Tuesday, May 29, 2007

Homosexual heroes

In the future, hopefully people won't be so hung up about sexuality. I wouldn't go so far as to say that 2000 AD has actively explored this particular aspect of future living, but in my head at least the comic has been pretty good about a) not really showing sex that much except when relevant b) not being afraid to have characters who happen to be gay but this is not the main point of the story. Which one suspects is in no small part thanks to the efforts of writers John Smith, Peter Milligan and Grant Morrison. I have no knowledge of these individuals sexuality (I think the last two are married to women?), but they're all great at using gay/bi/lesbian/'actually I don't care for labels but I like having sex' characters in a pleasingly offhand way. I guess John Smith wins the prize for his creations such as Devlin Waugh and most of the Optimen out of New Statesmen.

[Oh, so you want a list of out 2000 AD heroes? Tricky. Devlin Waugh; Fervent & Lobe; Hannah Chapter; Dante's mum's first mate; Bix Barton(?); all John Smith villains; I know this list should be longer given what I've said...]

Characters from the Wagner/Grant/Mills camp tend to avoid overt discussions of sexuality, but again there's a welcome offhandness about the whole thing. Obviously many jokes have been made about Johnny Alpha and Wulf - despite the obvious insertion of Durham Red as a sort-of love interest for Johnny after Wulf's death. One hopes that they all find happiness where they can get it. In Mills's worlds of khaos, one assumes that picking and sticking to a rigid sexuality is just plain wrong. Even straight-laced Hammer-Stein is pretty gay in Ro-Busters.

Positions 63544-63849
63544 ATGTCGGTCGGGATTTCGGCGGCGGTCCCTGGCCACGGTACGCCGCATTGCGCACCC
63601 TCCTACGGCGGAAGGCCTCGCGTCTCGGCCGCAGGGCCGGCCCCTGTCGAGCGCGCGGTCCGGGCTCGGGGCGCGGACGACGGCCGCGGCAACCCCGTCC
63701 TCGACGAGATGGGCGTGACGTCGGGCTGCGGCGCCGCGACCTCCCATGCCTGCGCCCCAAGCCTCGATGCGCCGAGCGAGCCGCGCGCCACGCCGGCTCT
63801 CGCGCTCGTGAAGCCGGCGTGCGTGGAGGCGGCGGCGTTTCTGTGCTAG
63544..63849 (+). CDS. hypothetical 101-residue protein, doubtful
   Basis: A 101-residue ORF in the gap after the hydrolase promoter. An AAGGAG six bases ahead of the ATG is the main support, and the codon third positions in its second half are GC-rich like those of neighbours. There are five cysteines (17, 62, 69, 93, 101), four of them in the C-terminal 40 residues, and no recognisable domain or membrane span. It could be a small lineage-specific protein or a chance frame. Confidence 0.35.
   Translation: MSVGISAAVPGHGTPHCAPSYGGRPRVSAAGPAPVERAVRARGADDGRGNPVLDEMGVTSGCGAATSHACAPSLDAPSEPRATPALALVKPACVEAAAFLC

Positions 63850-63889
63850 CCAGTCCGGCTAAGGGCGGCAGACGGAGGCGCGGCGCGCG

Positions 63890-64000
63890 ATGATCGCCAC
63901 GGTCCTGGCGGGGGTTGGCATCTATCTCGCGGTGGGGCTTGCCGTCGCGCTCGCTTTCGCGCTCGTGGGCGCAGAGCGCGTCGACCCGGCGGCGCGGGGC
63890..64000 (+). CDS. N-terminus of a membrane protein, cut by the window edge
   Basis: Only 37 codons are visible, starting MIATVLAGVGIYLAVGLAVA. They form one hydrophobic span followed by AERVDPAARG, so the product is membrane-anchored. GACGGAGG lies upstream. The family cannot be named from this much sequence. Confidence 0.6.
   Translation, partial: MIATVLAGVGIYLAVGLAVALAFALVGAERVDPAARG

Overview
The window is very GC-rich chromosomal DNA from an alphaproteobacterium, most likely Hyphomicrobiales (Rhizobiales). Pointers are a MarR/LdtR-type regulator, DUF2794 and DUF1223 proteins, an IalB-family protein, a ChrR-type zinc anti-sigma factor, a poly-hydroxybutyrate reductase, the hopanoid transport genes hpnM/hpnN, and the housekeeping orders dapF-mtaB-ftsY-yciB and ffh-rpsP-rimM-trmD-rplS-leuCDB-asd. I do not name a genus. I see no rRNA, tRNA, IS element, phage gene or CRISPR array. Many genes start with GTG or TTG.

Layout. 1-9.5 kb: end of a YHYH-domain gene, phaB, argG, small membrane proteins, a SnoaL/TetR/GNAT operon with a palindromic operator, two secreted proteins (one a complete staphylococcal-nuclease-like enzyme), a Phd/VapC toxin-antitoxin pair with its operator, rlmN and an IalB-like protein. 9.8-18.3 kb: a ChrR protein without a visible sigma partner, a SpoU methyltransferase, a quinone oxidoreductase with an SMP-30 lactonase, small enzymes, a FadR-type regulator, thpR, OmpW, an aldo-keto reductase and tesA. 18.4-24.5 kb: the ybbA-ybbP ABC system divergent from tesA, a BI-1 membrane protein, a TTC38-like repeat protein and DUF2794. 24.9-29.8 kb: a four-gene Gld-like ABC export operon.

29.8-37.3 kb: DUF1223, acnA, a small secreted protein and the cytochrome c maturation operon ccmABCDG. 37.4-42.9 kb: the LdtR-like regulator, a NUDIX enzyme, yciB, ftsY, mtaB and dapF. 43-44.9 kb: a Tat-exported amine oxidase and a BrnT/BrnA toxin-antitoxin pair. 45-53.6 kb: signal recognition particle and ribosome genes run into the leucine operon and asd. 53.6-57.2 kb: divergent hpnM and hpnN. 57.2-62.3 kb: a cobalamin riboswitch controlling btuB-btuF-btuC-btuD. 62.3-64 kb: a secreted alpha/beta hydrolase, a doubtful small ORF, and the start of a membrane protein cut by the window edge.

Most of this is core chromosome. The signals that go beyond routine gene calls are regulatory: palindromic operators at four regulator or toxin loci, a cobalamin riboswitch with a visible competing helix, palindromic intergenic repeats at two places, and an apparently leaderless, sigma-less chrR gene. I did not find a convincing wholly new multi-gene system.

I guess I'm rambling here, but the point is that I welcome 2000 AD's efforts to feature non-hetero characters. I think it succeeds in this a little better than it does with its efforts to balance race and gender, although in those two it's streets ahead of your superheroes (says the white male...). Or maybe it's just that since sex features so scarcely in 2000 AD (except for Nikolai Dante and Valkyries and rare occasions elsewhere), it's easy to project a sexuality onto the characters. Of course, a lot of this reading into stuff will be to do with the artist. Again, I don't know or necessarily care if any given artist is trying to do this, but it's fun to speculate.

Case in point, the Harlem Heroes. No, not the all-black aeroball players who I suspect aren't far enough in the future to be out sportsmen, but rather their 90s counterparts who are much reviled by the squaxx community. Personally, I thought the first 6 or 7 episodes where they break out of prison were ace. But then it just got a bit silly. Some of the stories in the late 700s featuring individual heroes were ok. Anyway, by the time of 'Cyborg Death Trip' in 928-939 or thereabouts, it seems that Tharg was trying to ditch the (pre-written) series, and therefore deliberately made it ridiculous with cheap art and what I imagine must have been re-written comic dialogue. The upshot of which is, all of the characters are gay. All of them. This is properly awesome.

I have an idea that Patrice and possibly Trips were meant to be gay in the first place (the clue's in the name - and lest you think I'm pandering to stereotypes, let's not forget that series creator Michael Fleisher is not known for his subtletly. Blame him if you must). Clearly there was banter going on between surly Slaine-lite figure Slice and tough yet fashion-conscious Tyranny Rex-lite Silver. But in Cyborg Death trip, the two are separated for almost the entire storyline, and their bickering/simmering passion is re-centred on two new recruits to the heroes - a deadly eye-patched woman for Silver, and a slick shaded man for Slice. It's beautiful. And Deacon? Well, here I'm just seeing things, but given that he has absolutely no love interest whatsoever I'm required to make up my own version. And I know what makes the series more fun, so I'm going with that.

Lovely work from Siku, who I think understood the emotional subtext perfectly.

Dash it all, now I feel guilty for suggesting that Tharg deliberately made the Heroes gay to make the series funnier. It DOES make it funnier, but it shouldn't just for that reason. Obviously not because being gay is funny, but because it subverts expectations, you see.


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